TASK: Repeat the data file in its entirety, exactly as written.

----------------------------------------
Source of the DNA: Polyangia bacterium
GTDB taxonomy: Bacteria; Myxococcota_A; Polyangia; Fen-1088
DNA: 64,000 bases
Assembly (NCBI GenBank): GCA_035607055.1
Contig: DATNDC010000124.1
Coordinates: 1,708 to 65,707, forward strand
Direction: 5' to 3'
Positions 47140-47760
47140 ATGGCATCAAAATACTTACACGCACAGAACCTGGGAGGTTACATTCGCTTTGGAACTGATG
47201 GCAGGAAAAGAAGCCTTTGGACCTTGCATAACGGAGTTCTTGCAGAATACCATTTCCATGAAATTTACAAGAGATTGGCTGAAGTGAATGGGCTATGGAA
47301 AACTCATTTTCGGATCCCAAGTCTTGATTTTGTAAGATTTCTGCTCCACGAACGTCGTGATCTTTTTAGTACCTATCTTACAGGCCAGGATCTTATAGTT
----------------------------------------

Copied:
Source of the DNA: Polyangia bacterium
GTDB taxonomy: Bacteria; Myxococcota_A; Polyangia; Fen-1088
DNA: 64,000 bases
Assembly (NCBI GenBank): GCA_035607055.1
Contig: DATNDC010000124.1
Coordinates: 1,708 to 65,707, forward strand
Direction: 5' to 3'
Positions 47140-47760
47140 ATGGCATCAAAATACTTACACGCACAGAACCTGGGAGGTTACATTCGCTTTGGAACTGATG
47201 GCAGGAAAAGAAGCCTTTGGACCTTGCATAACGGAGTTCTTGCAGAATACCATTTCCATGAAATTTACAAGAGATTGGCTGAAGTGAATGGGCTATGGAA
47301 AACTCATTTTCGGATCCCAAGTCTTGATTTTGTAAGATTTCTGCTCCACGAACGTCGTGATCTTTTTAGTACCTATCTTACAGGCCAGGATCTTATAGTT